While 3GHz consoles are being unveiled and multi-million dollar game productions are announced, CEO and Chief Scientist of Nurve Networks LLC, Andre' LaMothe has different plans, a little less mainstream and definitely more low-tech but just as promising for the future of gaming. In an interview to GameGossip.com he revealed his plan to bring game development to the masses. His weapon in order to achieve that is the XGameStation Video Game System development kit. The kit comes with an assembled XGameStation console, a blank, ready-to-use game cartridge, a CD containing all system software and tools necessary to develop for the system, and of course, an extensive eBook that explains how the system was designed and how it works from the ground up. Everything from basic digital logic to computer engineering to circuit board design to operating system kernels and APIs are covered, in precise detail. Never before has such a mammoth collection of knowledge, insight and practical techniques for both hardware and software been concentrated in a single place, with such an accessible entry level. This kit is aimed at everyone from seasoned engineers to absolute electronics newbies.
Yes but what is it?
Like all revolutionary ideas, the XGameStation is equal parts fantasy and reality. On the one hand, it addresses a real problem that has existed for years-- that no hobbyist game programmer or hardware hacker has a unified, inexpensive platform they can actually build, take apart, and own exclusively. On the other hand, it will power a next-generation synergy of hardware, software, imagination and creativity of unparalleled proportions.
Read on to find out what Andre' LaMothe himself had to say about this to GameGossip.com while for those of you that need more detail there is a detailed IRC chat transcript available if you follow the download tab above.
[[The GameGossip.com Interview]]
GameGossip: Where did the idea for the XGameStation come from? Why make a console for the hobbyist rather than the seasoned professional?
Andre' LaMothe: I personally have had a fascination with both hardware graphics and software graphics my whole life. However, writing books about embedded computers etc. wasn't feasible due to the technology barriers in the past. Now there are technologies available, so that anyone can get the tools they need to build hardware and even have PCBs made. This along with the fact that game development with pure software has lost its way have been the culminating factors motivating me to finally start re-directing my efforts to teaching hardware rather software only. And as far as seasoned professionals, 99% of all game developers at EA, Activision, etc. probably have never built a computer from TTL chips, so I think that they will find something of interest as well.
GG: What are the key features of the XGameStation? What do you get when you purchase the XGameStation kit to develop games?
AL: The system will be based on a 16-bit processor, probably the Motorola 68HCS12. Additionally, the sound system will be similar to the Sega master system, Atari ST which used an AY-3-8912 - FM synthesis. Memory will be varied, but imagine an old 8-bit machine, 64K of code space most likely. Graphics will be along the lines of a NES or Atari 800/C64/Apple II. And finally there will be an expansion port to interface all kinds of cool upgrades. The system will also have PSX like interfaces ports and will use the controllers natively. As far as what you get, the XGS comes with the system hardware itself, pre-assembled, one FLASH memory game cartridge an eBook on developing and programming the XGS. Built in BASIC, and all the cables and power supplies you need to get started. It is a complete "kit", open it, plug it into the TV and an AC outlet, connect a PS2 style keyboard and you are up in running in BASIC. If you want to create more complete programs in C/C++ or ASM then you will use the Tool chain we provide on a Windows PC, write the code, compile, and download to the XGS with a simple serial cable to program the cartridge.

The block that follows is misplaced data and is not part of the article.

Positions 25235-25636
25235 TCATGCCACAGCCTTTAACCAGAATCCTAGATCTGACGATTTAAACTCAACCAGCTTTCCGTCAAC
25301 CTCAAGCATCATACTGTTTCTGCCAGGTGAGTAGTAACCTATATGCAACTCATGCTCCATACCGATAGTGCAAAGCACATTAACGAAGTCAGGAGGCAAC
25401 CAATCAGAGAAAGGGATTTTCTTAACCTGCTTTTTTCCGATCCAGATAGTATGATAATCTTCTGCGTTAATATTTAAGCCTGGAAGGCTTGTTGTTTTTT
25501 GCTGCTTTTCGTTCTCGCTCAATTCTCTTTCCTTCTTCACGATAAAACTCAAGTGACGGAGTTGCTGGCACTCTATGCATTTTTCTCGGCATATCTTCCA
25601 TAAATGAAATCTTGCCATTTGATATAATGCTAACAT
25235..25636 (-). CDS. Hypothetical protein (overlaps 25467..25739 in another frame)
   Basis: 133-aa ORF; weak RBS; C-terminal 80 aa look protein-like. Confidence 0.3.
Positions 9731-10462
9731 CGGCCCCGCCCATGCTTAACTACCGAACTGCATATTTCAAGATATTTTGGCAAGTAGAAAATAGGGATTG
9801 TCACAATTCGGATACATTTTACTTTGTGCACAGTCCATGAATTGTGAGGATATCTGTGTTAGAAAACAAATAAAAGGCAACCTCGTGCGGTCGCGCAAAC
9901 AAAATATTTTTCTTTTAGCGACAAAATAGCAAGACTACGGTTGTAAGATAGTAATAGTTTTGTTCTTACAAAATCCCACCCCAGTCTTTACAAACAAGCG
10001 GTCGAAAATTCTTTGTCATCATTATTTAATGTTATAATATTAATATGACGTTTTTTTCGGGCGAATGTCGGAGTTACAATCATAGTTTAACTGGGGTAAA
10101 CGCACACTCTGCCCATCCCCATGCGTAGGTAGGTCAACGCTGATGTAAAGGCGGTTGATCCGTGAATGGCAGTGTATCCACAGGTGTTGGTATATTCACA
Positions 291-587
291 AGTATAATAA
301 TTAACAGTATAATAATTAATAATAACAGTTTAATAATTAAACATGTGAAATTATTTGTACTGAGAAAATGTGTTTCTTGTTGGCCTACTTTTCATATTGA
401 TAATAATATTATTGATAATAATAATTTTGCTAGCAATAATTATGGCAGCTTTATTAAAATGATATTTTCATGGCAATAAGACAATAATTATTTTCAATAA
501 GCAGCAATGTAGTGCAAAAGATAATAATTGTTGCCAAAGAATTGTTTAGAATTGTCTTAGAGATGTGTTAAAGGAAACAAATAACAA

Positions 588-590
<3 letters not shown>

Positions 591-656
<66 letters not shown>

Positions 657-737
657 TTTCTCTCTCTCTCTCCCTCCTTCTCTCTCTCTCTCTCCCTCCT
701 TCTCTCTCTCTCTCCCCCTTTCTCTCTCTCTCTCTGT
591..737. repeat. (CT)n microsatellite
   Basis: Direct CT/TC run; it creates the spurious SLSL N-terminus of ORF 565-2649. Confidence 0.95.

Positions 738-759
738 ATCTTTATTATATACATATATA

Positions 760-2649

GG: A few friends and I want to make a game for the XGameStation - what is the process we will have to go through to make this happen?
AL: Just hard work. But, you will fire up the assembler or C/C++ compiler write the game, make calls to my API, compile or assembly, download to the cartridge and press START. Or forget all that and do it in XGS BASIC right on the system.
GG: When the XGameStation is released will there be any games to play at launch, or will gamers have to wait until other people create games before they can play anything?
AL: Since the system isn't for "gamers" per se, so we aren't worrying about making games at launch, however, as soon as the first prototypes are available I will send them to key developers and see what they can come up for simple games to launch with. The thing to remember is this system isn't about making crazy games to do that use an XBox or PS2. This system is about learning every single aspect of building a game console and then writing games for it, and building more advanced systems yourself. This is like my book "Windows Game Programming for Dummies", but for hardware. This is the first step only, there will be others...
GG: XGameStation supports C/C++, assembly, and the XGameStation version of BASIC. Will prospective developers have to have their own compilers and debuggers to write code for it, or is there a "lite" version of a compiler/debugger included in the software development kit?
AL: There will be free assemblers and the GNU compiler, however, I STRONGLY advise serious developers to buy a more complete compiler from Metrowerks or ImageCraft (if I go with the 68HCS12). They both have incredible tools for that particular processor. However, to keep costs down I am just going to use what's available "open source" otherwise the price would increase at least USD 500 to license tools per unit!